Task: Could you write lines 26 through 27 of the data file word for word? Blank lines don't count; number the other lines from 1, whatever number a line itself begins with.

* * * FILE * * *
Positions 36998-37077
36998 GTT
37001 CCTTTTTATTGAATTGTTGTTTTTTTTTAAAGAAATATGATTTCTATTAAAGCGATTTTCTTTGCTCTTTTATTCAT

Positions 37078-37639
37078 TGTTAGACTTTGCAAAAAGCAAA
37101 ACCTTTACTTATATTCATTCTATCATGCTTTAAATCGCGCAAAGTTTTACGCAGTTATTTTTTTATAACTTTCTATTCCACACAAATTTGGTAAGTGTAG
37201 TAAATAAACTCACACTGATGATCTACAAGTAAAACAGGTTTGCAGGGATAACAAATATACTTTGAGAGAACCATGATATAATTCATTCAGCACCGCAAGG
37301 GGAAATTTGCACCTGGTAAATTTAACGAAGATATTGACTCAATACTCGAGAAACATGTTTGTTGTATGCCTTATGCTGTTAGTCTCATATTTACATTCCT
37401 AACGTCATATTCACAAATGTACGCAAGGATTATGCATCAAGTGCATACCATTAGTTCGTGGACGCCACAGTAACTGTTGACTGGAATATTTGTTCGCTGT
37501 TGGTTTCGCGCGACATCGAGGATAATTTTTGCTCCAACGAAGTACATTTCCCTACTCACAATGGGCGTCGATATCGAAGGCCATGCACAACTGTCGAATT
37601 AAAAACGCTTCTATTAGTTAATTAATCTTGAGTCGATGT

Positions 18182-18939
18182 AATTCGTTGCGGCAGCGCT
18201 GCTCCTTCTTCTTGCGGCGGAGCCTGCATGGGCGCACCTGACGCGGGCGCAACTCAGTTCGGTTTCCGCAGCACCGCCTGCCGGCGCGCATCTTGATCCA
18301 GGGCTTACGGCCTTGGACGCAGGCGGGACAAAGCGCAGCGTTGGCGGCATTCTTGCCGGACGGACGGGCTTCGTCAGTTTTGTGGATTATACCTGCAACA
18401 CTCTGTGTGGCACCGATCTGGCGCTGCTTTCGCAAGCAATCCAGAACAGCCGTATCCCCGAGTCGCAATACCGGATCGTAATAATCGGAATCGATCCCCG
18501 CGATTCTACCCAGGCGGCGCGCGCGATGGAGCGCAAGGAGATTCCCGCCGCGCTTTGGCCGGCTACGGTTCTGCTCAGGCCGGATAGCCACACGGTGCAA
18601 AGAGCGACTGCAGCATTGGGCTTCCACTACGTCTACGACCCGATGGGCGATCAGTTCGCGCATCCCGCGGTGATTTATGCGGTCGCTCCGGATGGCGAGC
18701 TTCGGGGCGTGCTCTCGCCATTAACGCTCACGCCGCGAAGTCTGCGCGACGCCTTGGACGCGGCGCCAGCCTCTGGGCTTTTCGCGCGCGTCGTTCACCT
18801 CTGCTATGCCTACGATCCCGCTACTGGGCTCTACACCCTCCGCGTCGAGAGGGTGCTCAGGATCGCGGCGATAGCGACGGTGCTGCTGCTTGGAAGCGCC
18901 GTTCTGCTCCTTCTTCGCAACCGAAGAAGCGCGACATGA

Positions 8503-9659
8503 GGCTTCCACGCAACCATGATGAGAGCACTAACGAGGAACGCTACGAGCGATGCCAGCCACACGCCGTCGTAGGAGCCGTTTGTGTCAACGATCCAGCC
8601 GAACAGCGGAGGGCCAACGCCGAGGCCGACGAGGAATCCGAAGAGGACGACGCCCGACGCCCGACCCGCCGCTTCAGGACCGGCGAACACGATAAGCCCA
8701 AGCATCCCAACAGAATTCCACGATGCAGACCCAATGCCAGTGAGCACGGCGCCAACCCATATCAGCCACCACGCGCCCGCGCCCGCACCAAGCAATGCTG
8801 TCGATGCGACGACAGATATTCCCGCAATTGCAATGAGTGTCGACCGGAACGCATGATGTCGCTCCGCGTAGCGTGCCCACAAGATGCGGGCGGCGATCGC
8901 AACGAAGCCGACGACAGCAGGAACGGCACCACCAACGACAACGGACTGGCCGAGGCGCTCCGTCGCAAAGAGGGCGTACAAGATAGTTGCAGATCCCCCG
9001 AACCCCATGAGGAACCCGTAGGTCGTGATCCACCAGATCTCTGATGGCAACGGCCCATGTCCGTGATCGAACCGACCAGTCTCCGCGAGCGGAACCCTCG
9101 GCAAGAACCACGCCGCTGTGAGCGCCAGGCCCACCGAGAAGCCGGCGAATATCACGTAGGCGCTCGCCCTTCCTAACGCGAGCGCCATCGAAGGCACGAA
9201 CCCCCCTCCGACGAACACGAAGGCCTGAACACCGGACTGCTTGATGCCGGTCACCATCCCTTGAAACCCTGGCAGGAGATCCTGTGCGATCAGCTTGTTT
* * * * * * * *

8801 TCGATGCGACGACAGATATTCCCGCAATTGCAATGAGTGTCGACCGGAACGCATGATGTCGCTCCGCGTAGCGTGCCCACAAGATGCGGGCGGCGATCGC
8901 AACGAAGCCGACGACAGCAGGAACGGCACCACCAACGACAACGGACTGGCCGAGGCGCTCCGTCGCAAAGAGGGCGTACAAGATAGTTGCAGATCCCCCG